Indoor Chemical Exposures:
Humans' Non-respiratory Interactions
with Room Air

Thursday, March 18, 2010, Noon
Building 50 Auditorium
Lawrence Berkeley National Laboratory

YouTube Video

The marked difference in pollutant concentrations between an occupied and un-occupied room are only partially explained by human bio-effluents. Humans alter levels of ozone and related oxidants such as nitrate and hydroxyl radicals in the rooms they inhabit; in effect, they change the oxidative capacity of room air. Ozone-initiated reactions on exposed skin, hair and clothing generate products, including potentially irritating chemicals whose concentrations are much higher in the occupant's breathing zone than in the core of the room.

Additionally, humans rapidly and directly sorb semi-volatile organic compounds (SVOCs) from room air. Direct air-to-skin transport, followed by dermal absorption, can be a meaningful exposure pathway for phthalate esters, brominated flame retardants, chlorinated pesticides and other semivolatile indoor pollutants.

This talk will summarize findings from recent research which indicate that human/room-air interactions must be fully considered to properly evaluate how chemical exposures in indoor environments are impacted by various measures that increase energy efficiency in buildings.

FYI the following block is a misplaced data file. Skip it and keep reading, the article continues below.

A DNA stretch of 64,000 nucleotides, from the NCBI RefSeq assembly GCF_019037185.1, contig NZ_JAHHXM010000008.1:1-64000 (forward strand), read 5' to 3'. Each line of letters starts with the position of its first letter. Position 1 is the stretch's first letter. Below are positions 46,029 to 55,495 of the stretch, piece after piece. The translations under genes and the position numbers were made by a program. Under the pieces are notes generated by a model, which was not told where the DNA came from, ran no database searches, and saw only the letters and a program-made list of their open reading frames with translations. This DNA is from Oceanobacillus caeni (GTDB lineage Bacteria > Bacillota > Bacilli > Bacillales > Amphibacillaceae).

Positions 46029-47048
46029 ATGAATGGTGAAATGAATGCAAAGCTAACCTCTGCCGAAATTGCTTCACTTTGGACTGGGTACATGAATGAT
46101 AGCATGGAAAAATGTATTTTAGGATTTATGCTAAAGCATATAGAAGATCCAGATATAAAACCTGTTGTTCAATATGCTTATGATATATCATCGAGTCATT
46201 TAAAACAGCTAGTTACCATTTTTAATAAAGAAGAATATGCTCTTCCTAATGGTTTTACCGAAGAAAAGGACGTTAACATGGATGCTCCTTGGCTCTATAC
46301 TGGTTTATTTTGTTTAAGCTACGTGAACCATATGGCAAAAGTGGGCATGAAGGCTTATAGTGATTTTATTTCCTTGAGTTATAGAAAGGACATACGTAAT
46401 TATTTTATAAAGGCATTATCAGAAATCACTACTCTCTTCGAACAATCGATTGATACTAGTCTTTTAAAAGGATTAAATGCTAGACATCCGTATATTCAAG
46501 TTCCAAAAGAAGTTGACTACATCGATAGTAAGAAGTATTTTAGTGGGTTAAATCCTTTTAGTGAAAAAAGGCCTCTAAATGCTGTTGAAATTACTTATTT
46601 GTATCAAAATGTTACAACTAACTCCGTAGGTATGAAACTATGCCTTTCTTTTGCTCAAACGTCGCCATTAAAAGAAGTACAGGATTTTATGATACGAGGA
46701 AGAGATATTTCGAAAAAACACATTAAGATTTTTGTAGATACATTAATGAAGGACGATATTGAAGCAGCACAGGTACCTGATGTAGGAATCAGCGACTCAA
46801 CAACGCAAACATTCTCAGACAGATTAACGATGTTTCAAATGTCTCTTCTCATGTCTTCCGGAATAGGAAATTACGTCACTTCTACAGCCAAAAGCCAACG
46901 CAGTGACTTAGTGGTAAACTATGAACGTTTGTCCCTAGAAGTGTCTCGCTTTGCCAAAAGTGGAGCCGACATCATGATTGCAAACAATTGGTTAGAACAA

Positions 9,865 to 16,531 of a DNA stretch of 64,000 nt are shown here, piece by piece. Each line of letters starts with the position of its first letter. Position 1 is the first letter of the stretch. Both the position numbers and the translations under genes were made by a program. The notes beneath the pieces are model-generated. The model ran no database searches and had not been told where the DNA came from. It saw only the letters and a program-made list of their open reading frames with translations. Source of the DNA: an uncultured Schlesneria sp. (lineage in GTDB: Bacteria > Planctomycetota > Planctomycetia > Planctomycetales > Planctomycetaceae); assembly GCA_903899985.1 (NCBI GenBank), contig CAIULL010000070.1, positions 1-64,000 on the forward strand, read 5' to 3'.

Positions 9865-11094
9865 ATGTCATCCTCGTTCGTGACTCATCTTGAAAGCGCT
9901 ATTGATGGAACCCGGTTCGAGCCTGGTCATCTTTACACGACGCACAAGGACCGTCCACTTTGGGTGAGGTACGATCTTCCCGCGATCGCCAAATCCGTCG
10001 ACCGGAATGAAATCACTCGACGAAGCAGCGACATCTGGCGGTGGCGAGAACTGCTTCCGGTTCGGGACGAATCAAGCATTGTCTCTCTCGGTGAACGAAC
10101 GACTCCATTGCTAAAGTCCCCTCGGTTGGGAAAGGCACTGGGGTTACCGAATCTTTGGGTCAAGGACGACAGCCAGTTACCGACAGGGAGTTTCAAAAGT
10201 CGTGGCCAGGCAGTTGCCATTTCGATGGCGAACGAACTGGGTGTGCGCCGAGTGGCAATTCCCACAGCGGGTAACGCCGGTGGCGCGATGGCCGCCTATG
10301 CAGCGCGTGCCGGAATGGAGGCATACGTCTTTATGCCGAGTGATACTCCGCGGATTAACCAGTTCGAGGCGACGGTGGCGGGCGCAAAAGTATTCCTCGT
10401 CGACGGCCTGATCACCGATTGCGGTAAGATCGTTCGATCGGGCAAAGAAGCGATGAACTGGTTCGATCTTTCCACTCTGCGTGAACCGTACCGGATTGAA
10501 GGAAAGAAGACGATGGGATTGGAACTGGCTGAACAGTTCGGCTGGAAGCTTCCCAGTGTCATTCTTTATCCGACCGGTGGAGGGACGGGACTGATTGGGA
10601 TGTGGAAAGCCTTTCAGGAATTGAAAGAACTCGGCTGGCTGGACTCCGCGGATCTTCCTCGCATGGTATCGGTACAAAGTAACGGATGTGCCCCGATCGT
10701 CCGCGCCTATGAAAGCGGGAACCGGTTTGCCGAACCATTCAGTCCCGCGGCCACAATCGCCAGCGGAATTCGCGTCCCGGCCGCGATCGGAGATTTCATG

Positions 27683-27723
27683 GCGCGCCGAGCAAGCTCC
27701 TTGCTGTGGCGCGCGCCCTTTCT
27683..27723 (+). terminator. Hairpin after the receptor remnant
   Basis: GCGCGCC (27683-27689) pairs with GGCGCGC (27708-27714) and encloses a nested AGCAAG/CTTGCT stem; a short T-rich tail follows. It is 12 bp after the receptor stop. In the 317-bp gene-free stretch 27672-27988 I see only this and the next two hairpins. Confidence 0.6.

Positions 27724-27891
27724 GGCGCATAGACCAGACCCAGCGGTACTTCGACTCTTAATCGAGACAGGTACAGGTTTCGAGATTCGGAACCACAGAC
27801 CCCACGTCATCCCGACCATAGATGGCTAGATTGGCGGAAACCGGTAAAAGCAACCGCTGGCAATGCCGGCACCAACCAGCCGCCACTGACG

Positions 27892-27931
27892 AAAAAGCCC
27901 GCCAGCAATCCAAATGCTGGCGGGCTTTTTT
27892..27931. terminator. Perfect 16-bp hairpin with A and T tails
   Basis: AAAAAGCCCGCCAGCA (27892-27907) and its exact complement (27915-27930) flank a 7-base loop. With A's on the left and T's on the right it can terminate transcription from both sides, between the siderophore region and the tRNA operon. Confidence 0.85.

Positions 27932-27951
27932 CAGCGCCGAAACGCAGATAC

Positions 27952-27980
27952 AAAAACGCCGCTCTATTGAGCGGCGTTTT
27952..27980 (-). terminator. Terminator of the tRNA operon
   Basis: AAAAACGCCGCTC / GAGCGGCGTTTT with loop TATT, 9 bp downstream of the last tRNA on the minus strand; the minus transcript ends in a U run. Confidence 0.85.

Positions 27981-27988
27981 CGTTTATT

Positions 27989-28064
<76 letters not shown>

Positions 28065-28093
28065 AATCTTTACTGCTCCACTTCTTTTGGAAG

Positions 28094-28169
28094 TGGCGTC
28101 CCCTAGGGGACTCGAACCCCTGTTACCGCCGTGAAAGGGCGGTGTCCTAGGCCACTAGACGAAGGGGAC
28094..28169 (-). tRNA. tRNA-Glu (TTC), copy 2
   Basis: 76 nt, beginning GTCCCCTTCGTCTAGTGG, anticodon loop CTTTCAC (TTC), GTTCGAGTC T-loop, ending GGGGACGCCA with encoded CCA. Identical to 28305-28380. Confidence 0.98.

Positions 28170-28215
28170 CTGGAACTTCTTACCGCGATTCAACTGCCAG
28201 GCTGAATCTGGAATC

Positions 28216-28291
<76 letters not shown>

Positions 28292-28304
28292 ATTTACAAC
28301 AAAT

Professor Charles J. Weschler

Professor Charles J. Weschler

International Centre for Indoor Environment and Energy, Technical University of Denmark

Charles J. Weschler is a Professor at the School of Public Health, the Department of Environmental and Occupational Medicine and the Environmental and Occupational Health Sciences Institute (EOHSI) at the University of Medicine and Dentistry of New Jersey (UMDNJ)/Robert Wood Johnson Medical School & Rutgers University (New Jersey). He is also a Visiting Professor at the International Centre for Indoor Environment and Energy, Technical University of Denmark (DTU, Lyngby, Denmark). Prof. Weschler is widely recognized as a pioneer of indoor environmental chemistry. His groundbreaking work over the past 3 decades has contributed greatly to the current understanding of indoor pollutant exposures and consequent health effects. He is author of more than 100 articles in peer-reviewed journals and 12 articles and chapters in books, and has served on several national committees, including the Science Advisory Board of the Environmental Protection Agency and three National Academy of Sciences panels.

Prof. Weschler earned his Ph.D. in Chemistry from the University of Chicago in 1974. After a postdoctoral fellowship with Prof. Fred Basolo at Northwestern University, he joined Bell Laboratories, where he developed a distinguished career, spearheading efforts to understand the chemistry and physics of indoor pollution. He was appointed in EOHSI in 2000 and at DTU in 2001 and held guest professorships at the University of Innsbruck (Austria), the University of Kuopio (Finland), the University of Umea (Sweden) and the University of Texas at Austin (USA).